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SPRING ONION

Growing bulbing onions is a slow, steady and space-consuming process. It’s the ultimate relationship vegetable – the love of your life, perhaps – but only when you’re ready for it. Sometimes we just want to cut loose and party. Let’s enjoy the precious moments that we have, but c’mon, you spring onion babe, we don’t have long.

The spring onion is a bunching variety that is hardy, fast growing and ideally suited to the home gardener. If you find yourself looking for a confidence booster in the veggie patch, the spring onion is always happy to partner up, whether in spring, or any other time of the year in our parts. In fact, despite its name, the spring onion could easily be the autumn, winter and summer onion, too.

Where our classic, slow-burning, bulbing onion is destined for French cooking, the spring onion finds its natural environment in fast-paced salads and Asian cuisine. Quick and punchy stir fries and fresh on-the-go salads are the perfect partners for this swiftly growing vegetable.

PLANTING

Sow the seeds directly into the veggie patch or resprout from previous spring onion harvest.

WATERING

In ground: Water daily for the first 4 weeks and 3-4 times a week in the absence of rainfall thereafter. More frequent watering may be required during the warmer times of the year.

In Pots: Water daily while establishing and for the entirety of the warm season, otherwise every second day – after they are 4 weeks old – if growing during the cooler times of the year.

MAINTENANCE

Propagate in a seed tray for 4 weeks.

Prepare the soil with compost but don’t over-fertilise with nitrogen. Rather, add an application of liquid potassium just prior to planting. Transplant into the patch at the required spacing.

After one month mulch to a depth of 3–5cm using pea straw, lucerne hay or sugar cane mulch. Apply a monthly dose of liquid seaweed solution.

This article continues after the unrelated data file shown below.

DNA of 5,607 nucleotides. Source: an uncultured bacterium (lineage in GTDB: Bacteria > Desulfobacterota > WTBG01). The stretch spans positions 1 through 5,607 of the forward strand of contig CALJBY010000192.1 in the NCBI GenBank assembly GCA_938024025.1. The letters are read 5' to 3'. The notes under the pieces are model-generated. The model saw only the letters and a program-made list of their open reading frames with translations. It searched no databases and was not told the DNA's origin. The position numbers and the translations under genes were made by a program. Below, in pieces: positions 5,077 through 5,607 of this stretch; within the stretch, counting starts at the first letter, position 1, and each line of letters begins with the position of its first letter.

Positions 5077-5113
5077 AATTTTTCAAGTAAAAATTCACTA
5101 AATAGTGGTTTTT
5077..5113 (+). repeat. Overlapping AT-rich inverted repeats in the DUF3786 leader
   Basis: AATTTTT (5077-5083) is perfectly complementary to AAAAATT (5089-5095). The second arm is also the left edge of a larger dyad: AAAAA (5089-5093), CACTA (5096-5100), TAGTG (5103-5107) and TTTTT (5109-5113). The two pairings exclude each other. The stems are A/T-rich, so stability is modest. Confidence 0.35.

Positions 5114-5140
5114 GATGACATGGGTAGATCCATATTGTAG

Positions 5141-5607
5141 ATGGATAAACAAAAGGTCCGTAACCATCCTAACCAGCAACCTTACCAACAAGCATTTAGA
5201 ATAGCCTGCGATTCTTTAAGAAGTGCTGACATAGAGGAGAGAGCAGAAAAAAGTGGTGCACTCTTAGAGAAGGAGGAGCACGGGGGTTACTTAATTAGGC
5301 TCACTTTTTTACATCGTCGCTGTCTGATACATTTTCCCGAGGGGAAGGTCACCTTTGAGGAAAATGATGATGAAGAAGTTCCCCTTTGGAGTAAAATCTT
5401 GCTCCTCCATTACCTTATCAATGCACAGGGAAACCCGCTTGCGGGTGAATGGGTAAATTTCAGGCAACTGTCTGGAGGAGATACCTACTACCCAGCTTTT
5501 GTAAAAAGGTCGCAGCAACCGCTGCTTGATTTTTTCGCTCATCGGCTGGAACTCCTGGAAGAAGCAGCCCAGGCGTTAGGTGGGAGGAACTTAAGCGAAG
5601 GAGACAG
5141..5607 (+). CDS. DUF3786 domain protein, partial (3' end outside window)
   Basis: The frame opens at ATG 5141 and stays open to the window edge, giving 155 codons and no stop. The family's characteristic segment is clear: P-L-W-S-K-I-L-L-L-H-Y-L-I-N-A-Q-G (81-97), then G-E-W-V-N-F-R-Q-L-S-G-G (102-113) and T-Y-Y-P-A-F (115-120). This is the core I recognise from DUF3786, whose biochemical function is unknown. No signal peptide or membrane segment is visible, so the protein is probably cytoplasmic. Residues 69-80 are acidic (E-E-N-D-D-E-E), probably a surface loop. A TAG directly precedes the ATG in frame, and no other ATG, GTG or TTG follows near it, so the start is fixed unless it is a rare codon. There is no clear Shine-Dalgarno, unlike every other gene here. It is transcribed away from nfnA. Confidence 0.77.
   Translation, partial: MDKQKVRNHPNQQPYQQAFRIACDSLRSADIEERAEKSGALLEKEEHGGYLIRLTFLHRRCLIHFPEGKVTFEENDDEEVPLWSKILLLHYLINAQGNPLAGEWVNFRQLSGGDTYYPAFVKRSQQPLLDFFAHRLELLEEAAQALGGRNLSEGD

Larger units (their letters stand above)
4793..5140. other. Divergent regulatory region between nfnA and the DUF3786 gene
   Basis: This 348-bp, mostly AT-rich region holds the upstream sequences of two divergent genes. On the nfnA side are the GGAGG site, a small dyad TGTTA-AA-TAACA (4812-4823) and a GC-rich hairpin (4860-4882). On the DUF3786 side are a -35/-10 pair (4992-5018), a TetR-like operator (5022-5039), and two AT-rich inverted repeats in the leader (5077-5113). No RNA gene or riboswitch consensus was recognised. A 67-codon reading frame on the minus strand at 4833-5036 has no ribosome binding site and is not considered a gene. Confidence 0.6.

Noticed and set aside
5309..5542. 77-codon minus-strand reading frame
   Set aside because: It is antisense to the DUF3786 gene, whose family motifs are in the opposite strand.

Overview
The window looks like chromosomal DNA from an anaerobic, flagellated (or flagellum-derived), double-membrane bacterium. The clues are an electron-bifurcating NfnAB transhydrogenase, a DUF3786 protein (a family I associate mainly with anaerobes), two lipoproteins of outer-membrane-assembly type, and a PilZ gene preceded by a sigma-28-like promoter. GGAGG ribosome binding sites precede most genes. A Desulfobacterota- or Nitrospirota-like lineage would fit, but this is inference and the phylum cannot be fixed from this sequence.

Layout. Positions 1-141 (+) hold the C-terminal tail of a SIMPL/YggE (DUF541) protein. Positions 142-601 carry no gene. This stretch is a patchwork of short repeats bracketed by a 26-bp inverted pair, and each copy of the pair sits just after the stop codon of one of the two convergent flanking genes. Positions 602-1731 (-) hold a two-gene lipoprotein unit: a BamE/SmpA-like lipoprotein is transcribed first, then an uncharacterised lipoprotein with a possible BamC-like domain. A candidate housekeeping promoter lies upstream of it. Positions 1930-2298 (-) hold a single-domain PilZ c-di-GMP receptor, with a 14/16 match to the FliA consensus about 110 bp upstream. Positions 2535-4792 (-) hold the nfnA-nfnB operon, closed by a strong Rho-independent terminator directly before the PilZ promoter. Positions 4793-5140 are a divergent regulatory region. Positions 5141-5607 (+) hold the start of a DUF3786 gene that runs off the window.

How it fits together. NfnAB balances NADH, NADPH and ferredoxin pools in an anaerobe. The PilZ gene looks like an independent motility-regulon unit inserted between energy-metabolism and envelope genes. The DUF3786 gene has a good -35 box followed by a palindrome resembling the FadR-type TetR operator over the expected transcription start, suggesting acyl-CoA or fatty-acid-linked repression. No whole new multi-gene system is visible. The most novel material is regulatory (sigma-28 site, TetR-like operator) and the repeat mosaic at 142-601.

After 8 weeks, if onions are too closely bunched together, harvest entire plants to free up space for those that remain.

Cut at the base of the stem to allow the remaining root zone to re-sprout and provide a perpetual harvest. This can be done until the plants begin to go to seed or turn slimy.

HARVESTING

Time until first harvest: 60+ days

How to harvest: Cut at the base of the stem to allow the remaining root zone to resprout and provide a perpetual harvest. This can be done until the plants begin to go to seed or turn slimy.

TIP

Rather than harvest the entire onion once ready, cut down at the base of the stem and the shoot will quickly regenerate. This will mean you can have two, three or even four flushes of the same spring onion and a greater yield of produce.

WHEN TO PLANT

Cool/Mountainous: September - May
Temperate: September - June
Subtropical: Anytime
Tropical: March - September

BEST GROWN FROM

Seed

POSITION

Full sun or partial shade, in a spot that follows leafy green crops such as lettuce or cabbage

DEPTH

1 cm

SPACING

2–5 cm

IDEAL PH LEVEL

6.0–7.0

SOIL

The soil should be well- drained and not contain excessive nitrogen. The main requirement for onions is potassium, so apply wood ash or potash prior to planting

BEST SUITED TO

Wall, pots, in-ground

GROWING IN POTS?

>30cm

POLLINATION

Not required

CHILL FACTOR

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